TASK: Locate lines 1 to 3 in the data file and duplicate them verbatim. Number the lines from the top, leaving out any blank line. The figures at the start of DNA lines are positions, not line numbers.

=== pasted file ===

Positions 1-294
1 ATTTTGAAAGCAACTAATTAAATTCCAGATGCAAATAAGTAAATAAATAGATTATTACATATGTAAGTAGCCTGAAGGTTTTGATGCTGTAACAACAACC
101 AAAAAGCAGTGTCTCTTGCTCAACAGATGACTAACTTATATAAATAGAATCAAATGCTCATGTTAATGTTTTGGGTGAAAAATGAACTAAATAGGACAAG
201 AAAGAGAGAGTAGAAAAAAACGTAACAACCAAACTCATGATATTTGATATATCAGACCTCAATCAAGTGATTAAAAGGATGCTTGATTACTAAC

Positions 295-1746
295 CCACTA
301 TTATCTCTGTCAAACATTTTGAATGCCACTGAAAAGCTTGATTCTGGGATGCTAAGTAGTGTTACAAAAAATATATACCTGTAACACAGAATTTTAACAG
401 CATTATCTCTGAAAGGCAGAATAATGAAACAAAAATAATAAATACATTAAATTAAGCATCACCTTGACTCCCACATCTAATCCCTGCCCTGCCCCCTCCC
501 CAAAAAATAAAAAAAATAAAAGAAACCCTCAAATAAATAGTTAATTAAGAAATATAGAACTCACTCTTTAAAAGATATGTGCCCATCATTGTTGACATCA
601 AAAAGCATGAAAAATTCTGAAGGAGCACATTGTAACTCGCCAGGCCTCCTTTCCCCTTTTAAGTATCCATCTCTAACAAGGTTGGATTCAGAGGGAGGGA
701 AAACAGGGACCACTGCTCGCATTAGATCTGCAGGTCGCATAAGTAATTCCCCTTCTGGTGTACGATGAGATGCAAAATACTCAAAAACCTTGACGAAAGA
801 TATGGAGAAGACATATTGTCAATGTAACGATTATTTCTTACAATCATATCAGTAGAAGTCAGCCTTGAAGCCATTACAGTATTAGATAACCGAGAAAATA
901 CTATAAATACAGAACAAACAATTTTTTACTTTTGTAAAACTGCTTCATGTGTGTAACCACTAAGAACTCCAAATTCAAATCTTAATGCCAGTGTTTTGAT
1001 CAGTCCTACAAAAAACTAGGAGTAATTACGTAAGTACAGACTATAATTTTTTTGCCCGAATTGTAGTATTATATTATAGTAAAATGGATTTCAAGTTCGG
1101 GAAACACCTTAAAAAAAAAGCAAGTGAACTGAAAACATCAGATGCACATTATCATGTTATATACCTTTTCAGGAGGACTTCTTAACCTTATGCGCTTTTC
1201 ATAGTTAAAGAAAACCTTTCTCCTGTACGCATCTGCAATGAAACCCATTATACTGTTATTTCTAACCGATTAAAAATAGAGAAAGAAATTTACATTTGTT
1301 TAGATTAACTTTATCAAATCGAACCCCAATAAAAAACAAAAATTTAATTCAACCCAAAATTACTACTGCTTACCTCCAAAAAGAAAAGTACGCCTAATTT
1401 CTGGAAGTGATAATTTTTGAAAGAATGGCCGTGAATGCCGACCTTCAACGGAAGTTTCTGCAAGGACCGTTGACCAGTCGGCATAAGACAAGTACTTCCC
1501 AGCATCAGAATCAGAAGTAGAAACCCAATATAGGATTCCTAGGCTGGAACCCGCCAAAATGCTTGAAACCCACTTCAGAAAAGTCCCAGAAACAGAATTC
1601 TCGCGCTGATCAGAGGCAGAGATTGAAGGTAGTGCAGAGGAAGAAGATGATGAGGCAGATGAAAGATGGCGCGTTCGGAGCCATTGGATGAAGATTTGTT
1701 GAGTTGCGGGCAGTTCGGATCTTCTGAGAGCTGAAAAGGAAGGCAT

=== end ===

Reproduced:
Positions 1-294
1 ATTTTGAAAGCAACTAATTAAATTCCAGATGCAAATAAGTAAATAAATAGATTATTACATATGTAAGTAGCCTGAAGGTTTTGATGCTGTAACAACAACC
101 AAAAAGCAGTGTCTCTTGCTCAACAGATGACTAACTTATATAAATAGAATCAAATGCTCATGTTAATGTTTTGGGTGAAAAATGAACTAAATAGGACAAG